Hi List,

Avogadro is ported to Eigen 2, as of r1568.

You’ll need to check out Eigen2 from kdesupport, at the same place as

usual except that ‘eigen’ becomes ‘eigen2’ :

svn co svn:://anonsvn.kde.org/home/kde/trunk/kdesupport/eigen2

To install Eigen2, do:

mkdir eigen2-build

cd eigen2-build

cmake -DCMAKE_INSTALL_PREFIX=/your/prefix …/eigen2

make install

Now you should be able to build Avogadro. If cmake ever fails to find

Eigen2, use -DEIGEN2_INCLUDE_DIR=/path/to/eigen2 (the directory

containing the Eigen subdirectory).

There now is a WITH_SSE2 cmake option, which is explained in the

top-level CMakeLists.

Let me know if you have trouble with any aspect of Eigen2. If you

build the docs from SVN (cmake -DBUILD_DOC=ON, make), you’ll see the

beginning of a “Quick Start Guide”. Even without building docs

yourself, you can see the API docs of alpha7 there:

http://eigen.tuxfamily.org/api

I’d like to show you one of the places that benefited dramatically from

the move from Eigen 1 to Eigen 2. I hope this helps you take full

advantage of Eigen 2.

Let’s go to libavogadro/src/cylinder.cpp:

Here is the old Cylinder::draw() using Eigen 1:

{

Vector3d axis = end2 - end1;

```
Vector3d axisNormalized = axis.normalized();
Vector3d ortho1, ortho2;
ortho1.loadOrtho(axisNormalized);
ortho1 *= radius;
axisNormalized.cross( ortho1, &ortho2 );
// construct the 4D transformation matrix
Matrix4d matrix;
matrix(0, 0) = ortho1(0);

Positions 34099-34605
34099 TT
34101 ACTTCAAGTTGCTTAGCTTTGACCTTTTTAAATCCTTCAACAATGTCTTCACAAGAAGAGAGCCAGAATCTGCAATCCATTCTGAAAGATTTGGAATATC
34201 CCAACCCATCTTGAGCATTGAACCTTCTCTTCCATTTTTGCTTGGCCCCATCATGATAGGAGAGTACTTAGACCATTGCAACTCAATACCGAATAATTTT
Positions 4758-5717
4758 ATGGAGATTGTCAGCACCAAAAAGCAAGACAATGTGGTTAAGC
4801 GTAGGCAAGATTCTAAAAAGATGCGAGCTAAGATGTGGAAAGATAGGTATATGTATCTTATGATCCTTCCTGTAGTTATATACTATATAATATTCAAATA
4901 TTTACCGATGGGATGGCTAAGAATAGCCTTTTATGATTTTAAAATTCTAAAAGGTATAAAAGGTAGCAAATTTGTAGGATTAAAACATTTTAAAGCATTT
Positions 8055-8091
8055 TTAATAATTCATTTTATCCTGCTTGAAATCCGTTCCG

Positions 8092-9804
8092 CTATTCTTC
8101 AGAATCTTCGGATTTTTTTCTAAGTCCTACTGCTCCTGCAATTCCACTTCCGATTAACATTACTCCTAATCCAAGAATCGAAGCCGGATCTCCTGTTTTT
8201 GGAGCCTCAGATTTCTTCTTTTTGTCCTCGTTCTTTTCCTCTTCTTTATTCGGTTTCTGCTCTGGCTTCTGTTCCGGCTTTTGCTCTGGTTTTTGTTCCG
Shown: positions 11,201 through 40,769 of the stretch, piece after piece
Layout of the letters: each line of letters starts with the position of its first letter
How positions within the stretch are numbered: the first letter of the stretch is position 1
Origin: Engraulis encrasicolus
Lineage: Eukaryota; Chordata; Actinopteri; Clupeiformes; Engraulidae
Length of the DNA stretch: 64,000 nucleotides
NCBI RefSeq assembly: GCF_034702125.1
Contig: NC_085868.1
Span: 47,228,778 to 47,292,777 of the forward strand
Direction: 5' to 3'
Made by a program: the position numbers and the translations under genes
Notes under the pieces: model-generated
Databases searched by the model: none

matrix(1, 0) = ortho1(1);
matrix(2, 0) = ortho1(2);
matrix(3, 0) = 0.0;
matrix(0, 1) = ortho2(0);
matrix(1, 1) = ortho2(1);
matrix(2, 1) = ortho2(2);
matrix(3, 1) = 0.0;
matrix(0, 2) = axis(0);
matrix(1, 2) = axis(1);
matrix(2, 2) = axis(2);
matrix(3, 2) = 0.0;
matrix(0, 3) = end1(0);
matrix(1, 3) = end1(1);
matrix(2, 3) = end1(2);
matrix(3, 3) = 1.0;
//now we can do the actual drawing !
glPushMatrix();
glMultMatrixd( matrix.array() );
glCallList( d->displayList );
glPopMatrix();
}
```

Here is the new Cylinder::draw() using Eigen 2. Notice how expression

templates allow to perform all vector operations in place, directly on

the blocks of the matrix, removing the need to first construct these

vectors and then copy them to blocks of the matrix.

{

// construct the 4D transformation matrix

Eigen::Matrix4d matrix;

matrix.row(3) << 0, 0, 0, 1;

matrix.block<3,1>(0,2) = end2 - end1; // the axis

```
Vector3d axisNormalized = matrix.block<3,1>(0,2).normalized();
matrix.block<3,1>(0,0) = axisNormalized.unitOrthogonal() * radius;
matrix.block<3,1>(0,1) = axisNormalized.cross(matrix.block<3,1>(0,0));
matrix.block<3,1>(0,3) = end1;
//now we can do the actual drawing !
glPushMatrix();
glMultMatrixd( matrix.data() );
glCallList( d->displayList );
glPopMatrix();
}
```

OK, finally, I’d like to take this occasion to draw your attention on

a couple of misc things that I fixed.

a) in Color, we were using glColor4fv in the apply() method but the

components were not stored as an array, hence there was no guarantee

that they would be adjacent in memory. My fault really, I wrote that

code a long time ago.

b) in GLPainter, you often used the gl methods like glVertex3d()

instead of glVertex3dv(). Remember, the ‘v’ variants are faster! Since

our data is generally stored as vectors, they’re also easier to call

and less error-prone.

By the way, i also made GLPainter use more Color::apply() instead of

glColor4f(r,g,b,a).

c) In order to apply a translation to a vector, you *don’t* need to

construct a 4x4 transformation matrix and multiply your vector by it.

I saw a lot of that in our source code. Applying a translation is just

adding two vectors. If you have a vector Position and want to apply to

it a translation by vector Displacement, the result is just Position +

Displacement. That’s just 3 FLOPs instead of about 30.

Cheers,

Benoit

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